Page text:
Another issue is often encountered on single-cutaway guitars because the truss rod has no effect on the neck beyond the body join. If the action feels fine up to the 15th or 16th frets, but things get buzzy and choke out above that point, you can be pretty certain there’s an up-bow and the bridge has been lowered to compensate for the raised action without any truss-rod adjustment.
Time to tweak
Before we discuss truss-rod adjustments, it’s worth making clear what truss rods can and cannot do. Single-action truss rods are designed to make relatively minor corrections to necks with slight up-bows. A dual-action truss rod should also be able to dial out a back-bow.
But if a neck is severely bowed in either direction or twisted, then cranking a truss rod beyond its limits isn’t the way to force it back into shape. And if you snap the truss rod, your neck could be toast. There are methods to straighten badly bowed necks, but they’re best entrusted to professionals.
If you’re dealing with slightly too much relief, the truss rod needs to be tightened clockwise to counteract the string pull. If there’s insufficient relief or a slight back-bow, turning anti-clockwise will release some rod tension and hopefully allow the strings to pull the neck back into shape.
If possible, make truss-rod adjustments with the strings tuned to pitch and retune after each turn. If you’re new to this, work slowly, restrict yourself to 1/8th increments and allow the neck to settle between each turn. Healthy truss rods adjust quite easily, so if you’re applying moderate force and nothing’s moving, the rod may already be over-tightened or seized.
When dealing with older guitars, try unscrewing the nut completely to remove it, and apply a bit of grease to the threads. If the threads look damaged, or the wood is cracked or compressed around the truss rod, you should consult a tech rather than continue. Similarly, if there’s still insufficient relief or even a back-bow after a single-action truss rod is slackened off completely, it’s tech time.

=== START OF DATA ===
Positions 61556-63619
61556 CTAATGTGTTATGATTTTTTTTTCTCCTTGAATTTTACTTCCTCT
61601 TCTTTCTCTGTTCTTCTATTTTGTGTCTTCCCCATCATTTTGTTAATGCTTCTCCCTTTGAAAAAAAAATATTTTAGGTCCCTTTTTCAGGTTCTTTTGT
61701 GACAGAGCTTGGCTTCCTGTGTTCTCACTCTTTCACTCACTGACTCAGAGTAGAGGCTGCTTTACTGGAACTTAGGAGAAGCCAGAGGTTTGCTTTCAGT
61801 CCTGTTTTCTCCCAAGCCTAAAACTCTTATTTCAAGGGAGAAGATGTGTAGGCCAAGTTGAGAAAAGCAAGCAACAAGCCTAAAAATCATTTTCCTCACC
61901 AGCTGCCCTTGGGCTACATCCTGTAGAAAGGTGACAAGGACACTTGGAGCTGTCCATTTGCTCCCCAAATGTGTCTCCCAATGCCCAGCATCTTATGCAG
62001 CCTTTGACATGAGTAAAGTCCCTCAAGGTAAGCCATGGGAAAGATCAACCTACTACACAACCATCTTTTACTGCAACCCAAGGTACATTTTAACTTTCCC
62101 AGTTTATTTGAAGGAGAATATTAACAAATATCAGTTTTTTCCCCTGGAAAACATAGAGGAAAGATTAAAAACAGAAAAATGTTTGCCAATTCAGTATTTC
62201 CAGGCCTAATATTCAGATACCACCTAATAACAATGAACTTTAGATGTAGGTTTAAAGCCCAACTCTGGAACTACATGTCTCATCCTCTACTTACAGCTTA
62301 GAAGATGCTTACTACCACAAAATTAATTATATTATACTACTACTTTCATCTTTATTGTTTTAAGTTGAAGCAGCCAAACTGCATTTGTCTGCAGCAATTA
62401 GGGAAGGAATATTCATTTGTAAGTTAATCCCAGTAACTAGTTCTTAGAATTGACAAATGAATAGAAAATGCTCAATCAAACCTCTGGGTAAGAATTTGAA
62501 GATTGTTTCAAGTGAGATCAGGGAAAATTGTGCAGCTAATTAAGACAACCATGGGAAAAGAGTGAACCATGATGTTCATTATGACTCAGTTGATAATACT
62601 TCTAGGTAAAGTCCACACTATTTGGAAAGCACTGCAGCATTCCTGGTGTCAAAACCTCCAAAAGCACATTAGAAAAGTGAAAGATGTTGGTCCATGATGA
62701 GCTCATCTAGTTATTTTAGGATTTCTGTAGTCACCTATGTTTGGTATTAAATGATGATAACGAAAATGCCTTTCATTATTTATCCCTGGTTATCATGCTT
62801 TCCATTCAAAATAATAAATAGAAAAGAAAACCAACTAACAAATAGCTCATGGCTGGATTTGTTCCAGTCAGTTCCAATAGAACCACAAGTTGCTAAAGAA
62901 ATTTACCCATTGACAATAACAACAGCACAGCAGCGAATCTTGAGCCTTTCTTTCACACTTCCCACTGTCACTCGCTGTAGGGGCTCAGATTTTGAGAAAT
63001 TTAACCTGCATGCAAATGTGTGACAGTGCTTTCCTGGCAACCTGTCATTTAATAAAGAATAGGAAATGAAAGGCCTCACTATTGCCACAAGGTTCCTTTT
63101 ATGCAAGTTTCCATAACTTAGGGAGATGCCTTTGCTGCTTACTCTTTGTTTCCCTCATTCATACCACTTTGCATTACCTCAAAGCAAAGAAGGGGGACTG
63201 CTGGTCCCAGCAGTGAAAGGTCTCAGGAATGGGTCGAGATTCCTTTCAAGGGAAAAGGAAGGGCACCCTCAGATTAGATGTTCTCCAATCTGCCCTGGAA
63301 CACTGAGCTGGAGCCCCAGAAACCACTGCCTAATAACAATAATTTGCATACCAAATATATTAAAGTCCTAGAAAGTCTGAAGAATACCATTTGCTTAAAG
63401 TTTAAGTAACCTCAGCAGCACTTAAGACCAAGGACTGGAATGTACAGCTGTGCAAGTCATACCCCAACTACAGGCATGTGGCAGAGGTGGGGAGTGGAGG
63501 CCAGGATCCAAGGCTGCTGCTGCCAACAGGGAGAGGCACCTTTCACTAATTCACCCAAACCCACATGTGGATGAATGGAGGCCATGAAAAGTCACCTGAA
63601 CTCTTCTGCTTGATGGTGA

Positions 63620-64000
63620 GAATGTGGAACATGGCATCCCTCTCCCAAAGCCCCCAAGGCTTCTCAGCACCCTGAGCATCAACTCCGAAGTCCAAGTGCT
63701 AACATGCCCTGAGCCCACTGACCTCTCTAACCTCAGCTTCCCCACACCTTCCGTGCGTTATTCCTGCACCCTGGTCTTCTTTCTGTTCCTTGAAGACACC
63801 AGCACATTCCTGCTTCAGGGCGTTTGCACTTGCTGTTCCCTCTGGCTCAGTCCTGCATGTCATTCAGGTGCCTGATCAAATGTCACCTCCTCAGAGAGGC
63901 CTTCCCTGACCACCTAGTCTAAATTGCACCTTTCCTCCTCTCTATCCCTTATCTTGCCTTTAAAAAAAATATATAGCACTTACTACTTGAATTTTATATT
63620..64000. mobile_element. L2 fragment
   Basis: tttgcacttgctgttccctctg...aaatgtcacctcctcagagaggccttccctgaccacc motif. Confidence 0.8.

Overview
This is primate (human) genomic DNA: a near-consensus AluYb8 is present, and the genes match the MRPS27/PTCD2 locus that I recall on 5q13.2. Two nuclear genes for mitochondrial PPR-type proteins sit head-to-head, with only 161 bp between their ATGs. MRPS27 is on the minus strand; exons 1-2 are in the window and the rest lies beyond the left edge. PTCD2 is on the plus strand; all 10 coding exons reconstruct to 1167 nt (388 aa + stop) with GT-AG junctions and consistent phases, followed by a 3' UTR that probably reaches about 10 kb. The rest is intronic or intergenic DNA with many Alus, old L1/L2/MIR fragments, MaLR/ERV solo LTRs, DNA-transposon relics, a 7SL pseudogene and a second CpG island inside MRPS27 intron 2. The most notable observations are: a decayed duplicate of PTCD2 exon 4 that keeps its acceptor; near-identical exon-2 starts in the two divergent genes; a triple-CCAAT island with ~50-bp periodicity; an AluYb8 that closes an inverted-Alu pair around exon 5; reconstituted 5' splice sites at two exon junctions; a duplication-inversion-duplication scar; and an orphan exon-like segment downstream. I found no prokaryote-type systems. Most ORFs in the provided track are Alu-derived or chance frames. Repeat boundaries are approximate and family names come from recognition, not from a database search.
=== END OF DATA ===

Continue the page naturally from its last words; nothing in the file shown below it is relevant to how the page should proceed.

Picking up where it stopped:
You can search online for recommended relief gaps and go to car accessories shops and buy feeler gauges for measurement, but it’s equally valid to use your ears and go by the feel of the guitar.
Some relief is needed at the point of maximum displacement to allow strings to vibrate freely. However, most electric players are prepared to tolerate some buzzing in return for lower action and easy string bends. If it can’t be heard through an amp and sustain isn’t compromised, then don’t get too neurotic about it.
Depending on the truss rod in question, you’ll need a screwdriver, an Allen wrench or a hex wrench. Vintage Fender-style guitars will usually have a crosshead adjustment nut recessed into the body end of the neck. A crosshead screwdriver can be used, but we have found that a wide flat-head screwdriver can usually get deeper into the slots and is less likely to damage the nut.
An adjustment nut can usually be found under a truss-rod cover on the headstock with vintage Gibson-style guitars. You can use a socket wrench, but the clearance around the nut can be a bit tight. We’d suggest buying the correct tool because they’re inexpensive. Just make sure you get the right size for your guitar’s nut. PRS and Gibson guitars should require 5/16-inch, and PRS SE models require 7mm. If in doubt, do some research or try to measure using a micrometer or digital callipers.
Epiphone, Mexican and many modern USA-made Fenders have Allen-wrench adjustable truss-rods. The Fender ones can be quite recessed and you may damage the finish if you use a normal Allen wrench. Official Fender tools cost between $/£15 and $/£20, but they’re the best thing for the job. Generally speaking, you’ll need 3/16-inch for Mexican models and 1/8-inch for American Standards, but there are exceptions.
With many acoustic guitars, you have to go through the soundhole to adjust the truss rod; sometimes there will be an access hole through the transverse brace under the fretboard. The truss rod itself is often set quite far back and you will have to remove the strings, roll up your sleeves and reach inside with your Allen wrench.
What follows can be a bit hit and miss, and you may need a few attempts to optimise the neck relief. As always, the proper tool is the best option because it will allow you to access the rod without removing or even detuning the strings.
Some luthiers issue dire warnings about snapping rods and ruining necks, but they are fairly easy and safe to adjust. Work slowly, never force anything, use the right tools and you can keep your instruments in fine playing condition without regular and expensive visits to your tech.